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This advert isn't sexist. Yeah right.

In a flashback to the 1970s, breasts and bikinis are again being used to sell everything from cars to hamburgers. Is feminism truly dead, or this time are the women on the billboards in on the joke too?

The invitation is for a top-drawer corporate social function - drinks while cruising on Auckland harbour. The man boards the boat and is greeted by several pretty young women in tight, skimpy outfits, handing out T-shirts.

"Ooh," says one, pressing close to him and stroking his arm firmly, "you would be an XL, wouldn't you?," before breaking into giggles.

XL sounds too big, he protests. "Oh no, you would be at least a large," says the girl, widening her eyes and squeezing his upper arm.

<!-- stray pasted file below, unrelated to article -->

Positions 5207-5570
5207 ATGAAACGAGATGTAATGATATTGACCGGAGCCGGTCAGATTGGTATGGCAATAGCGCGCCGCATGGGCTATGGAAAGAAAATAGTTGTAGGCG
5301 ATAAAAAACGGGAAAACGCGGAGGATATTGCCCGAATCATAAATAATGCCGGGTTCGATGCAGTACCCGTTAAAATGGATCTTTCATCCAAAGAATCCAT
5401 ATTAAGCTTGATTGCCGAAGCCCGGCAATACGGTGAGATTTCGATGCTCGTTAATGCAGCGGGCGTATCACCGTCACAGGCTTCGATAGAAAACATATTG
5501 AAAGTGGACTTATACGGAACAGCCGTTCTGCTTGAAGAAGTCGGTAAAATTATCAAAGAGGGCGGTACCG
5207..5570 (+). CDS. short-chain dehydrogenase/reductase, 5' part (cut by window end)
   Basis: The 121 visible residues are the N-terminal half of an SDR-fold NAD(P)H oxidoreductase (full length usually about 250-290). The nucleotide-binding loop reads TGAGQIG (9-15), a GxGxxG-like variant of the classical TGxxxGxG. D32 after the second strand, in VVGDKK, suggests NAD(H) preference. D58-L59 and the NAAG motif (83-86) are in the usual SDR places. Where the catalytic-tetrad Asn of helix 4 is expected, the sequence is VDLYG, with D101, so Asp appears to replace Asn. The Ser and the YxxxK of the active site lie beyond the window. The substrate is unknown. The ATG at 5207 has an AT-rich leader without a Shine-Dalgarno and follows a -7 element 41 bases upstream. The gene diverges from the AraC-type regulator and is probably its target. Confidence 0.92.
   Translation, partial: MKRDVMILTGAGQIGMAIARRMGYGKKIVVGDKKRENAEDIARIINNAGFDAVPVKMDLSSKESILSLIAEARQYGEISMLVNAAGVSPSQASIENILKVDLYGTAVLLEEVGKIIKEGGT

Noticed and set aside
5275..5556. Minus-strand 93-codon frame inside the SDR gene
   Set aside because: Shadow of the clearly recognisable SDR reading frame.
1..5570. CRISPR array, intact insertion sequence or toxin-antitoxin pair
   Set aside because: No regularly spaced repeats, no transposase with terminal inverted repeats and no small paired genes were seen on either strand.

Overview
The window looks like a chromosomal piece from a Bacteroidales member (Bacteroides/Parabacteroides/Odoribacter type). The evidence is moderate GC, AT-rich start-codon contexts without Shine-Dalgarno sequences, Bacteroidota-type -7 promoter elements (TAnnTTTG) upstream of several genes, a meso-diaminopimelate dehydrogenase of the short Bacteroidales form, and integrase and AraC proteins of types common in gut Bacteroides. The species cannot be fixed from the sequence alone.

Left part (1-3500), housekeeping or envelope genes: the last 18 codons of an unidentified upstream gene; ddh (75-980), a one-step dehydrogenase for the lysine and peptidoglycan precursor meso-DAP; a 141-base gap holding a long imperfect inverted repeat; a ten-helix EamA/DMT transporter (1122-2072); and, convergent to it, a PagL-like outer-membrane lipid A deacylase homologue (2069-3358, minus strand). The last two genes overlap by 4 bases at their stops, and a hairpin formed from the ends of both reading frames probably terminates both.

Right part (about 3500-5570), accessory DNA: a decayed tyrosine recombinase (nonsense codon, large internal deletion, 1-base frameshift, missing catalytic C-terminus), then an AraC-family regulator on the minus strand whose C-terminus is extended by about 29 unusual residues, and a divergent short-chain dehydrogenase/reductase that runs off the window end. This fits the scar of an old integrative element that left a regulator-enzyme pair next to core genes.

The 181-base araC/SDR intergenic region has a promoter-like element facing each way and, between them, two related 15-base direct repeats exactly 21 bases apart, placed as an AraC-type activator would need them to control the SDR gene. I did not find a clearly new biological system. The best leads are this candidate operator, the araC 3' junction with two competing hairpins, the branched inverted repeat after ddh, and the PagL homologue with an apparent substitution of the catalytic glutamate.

These are promo girls, the must-have marketing accessory seen at an increasing range of sporting events, alcohol promotions, and now as part of corporate hospitality.

They sell trayfuls of shot glasses in bar promotions, are paid to enter pub bikini contests, play hostess for law firms in corporate boxes and pose for pictures with happy male staff at Christmas functions.

"It used to be all around liquor, then cars, but now it's creeping out into everyday brands, it's more and more acceptable to use pretty girls to sell products," says Paulette Edser of VMA Model and Talent. This week, two of her models, replete in tans, bikini tops and hotpants, were stationed at Auckland University with a mechanical bull as part of promotions for Burger King.

Promo girls are the bikini-clad weathervanes for a new climate of sexual explicitness in advertising. In a bizarre cultural U-turn, we seem to be back in the 1970s, when blokes were men and women were there to smile and look available.